Bivalve oyster shell

A cluster of devil’s toe nails

Note how these fossil oyster shells are all orientated in the same direction. This could indicate a current was flowing across the sea floor: lob-sided shells such as these tend to be flipped over in the same orientation under such circumstances. However, it is more likely that these are preserved in life position as the oyster sat with its heavy shell anchored in the sediment. That would mean that we are looking at the shells from the underside, and that the sediment has come away to reveal the shells as we see them now.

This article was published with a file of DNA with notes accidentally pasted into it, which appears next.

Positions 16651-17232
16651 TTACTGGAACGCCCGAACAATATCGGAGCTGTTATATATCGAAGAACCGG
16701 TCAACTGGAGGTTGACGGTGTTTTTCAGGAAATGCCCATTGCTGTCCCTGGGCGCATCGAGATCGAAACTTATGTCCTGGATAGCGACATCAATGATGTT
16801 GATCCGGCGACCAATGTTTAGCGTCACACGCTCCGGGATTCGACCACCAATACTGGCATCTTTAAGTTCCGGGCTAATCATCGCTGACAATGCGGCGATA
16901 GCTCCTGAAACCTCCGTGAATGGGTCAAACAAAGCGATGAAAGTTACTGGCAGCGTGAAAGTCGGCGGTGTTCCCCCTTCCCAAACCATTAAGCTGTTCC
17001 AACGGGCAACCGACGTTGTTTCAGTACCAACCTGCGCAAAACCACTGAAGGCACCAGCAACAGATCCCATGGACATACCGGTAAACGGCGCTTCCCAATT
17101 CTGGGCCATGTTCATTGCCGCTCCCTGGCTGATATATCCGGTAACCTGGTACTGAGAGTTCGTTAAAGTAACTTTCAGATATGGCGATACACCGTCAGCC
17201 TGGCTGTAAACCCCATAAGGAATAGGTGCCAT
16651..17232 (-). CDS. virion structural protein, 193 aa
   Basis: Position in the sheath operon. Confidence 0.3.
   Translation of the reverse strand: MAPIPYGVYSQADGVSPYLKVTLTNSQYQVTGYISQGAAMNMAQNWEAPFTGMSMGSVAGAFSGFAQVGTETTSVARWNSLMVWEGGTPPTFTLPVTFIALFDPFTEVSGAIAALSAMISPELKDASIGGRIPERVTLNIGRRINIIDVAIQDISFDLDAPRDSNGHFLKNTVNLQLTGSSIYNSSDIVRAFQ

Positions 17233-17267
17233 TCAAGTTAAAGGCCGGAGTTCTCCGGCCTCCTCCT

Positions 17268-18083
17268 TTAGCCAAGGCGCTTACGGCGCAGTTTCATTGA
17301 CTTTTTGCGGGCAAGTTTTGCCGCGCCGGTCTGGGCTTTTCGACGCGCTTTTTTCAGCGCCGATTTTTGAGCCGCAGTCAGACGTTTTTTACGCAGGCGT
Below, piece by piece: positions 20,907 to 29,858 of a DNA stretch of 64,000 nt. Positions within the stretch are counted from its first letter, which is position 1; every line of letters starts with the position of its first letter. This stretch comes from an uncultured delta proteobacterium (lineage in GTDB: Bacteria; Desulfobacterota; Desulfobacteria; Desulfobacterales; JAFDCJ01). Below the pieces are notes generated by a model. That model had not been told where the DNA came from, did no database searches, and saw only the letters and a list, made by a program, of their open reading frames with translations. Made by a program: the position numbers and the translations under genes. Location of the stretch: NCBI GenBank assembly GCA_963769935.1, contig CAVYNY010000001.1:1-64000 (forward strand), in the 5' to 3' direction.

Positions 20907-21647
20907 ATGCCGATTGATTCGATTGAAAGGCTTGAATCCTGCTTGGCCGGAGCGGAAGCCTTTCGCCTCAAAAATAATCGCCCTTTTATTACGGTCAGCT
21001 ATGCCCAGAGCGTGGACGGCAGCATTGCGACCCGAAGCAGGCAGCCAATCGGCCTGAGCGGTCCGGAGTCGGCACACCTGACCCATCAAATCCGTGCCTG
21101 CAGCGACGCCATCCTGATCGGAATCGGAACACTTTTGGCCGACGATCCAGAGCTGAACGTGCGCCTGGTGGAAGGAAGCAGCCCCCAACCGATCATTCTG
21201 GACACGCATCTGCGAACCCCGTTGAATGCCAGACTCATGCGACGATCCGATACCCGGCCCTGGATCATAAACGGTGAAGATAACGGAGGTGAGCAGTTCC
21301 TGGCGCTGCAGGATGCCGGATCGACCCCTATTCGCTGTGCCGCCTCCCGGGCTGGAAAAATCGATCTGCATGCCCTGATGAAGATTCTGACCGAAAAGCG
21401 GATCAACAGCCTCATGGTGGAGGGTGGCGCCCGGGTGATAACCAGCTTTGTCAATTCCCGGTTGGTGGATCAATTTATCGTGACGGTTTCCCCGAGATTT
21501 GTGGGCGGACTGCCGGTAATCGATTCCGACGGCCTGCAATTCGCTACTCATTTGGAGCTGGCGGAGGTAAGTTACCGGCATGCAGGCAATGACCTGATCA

The popular folklore name for this kind of shell is devil’s toe nail.

Find out more about bivalves on the molluscs pages.

Common name

Bivalve oyster shell

Scientific name

Gryphaea arcuata (Lamarck)


Molluscs > Bivalves


Blue Lias

Time period

Lower Jurassic


c. 200 million years

Where found


Found by



Bridport Museum

Accession number

BRPMG 1212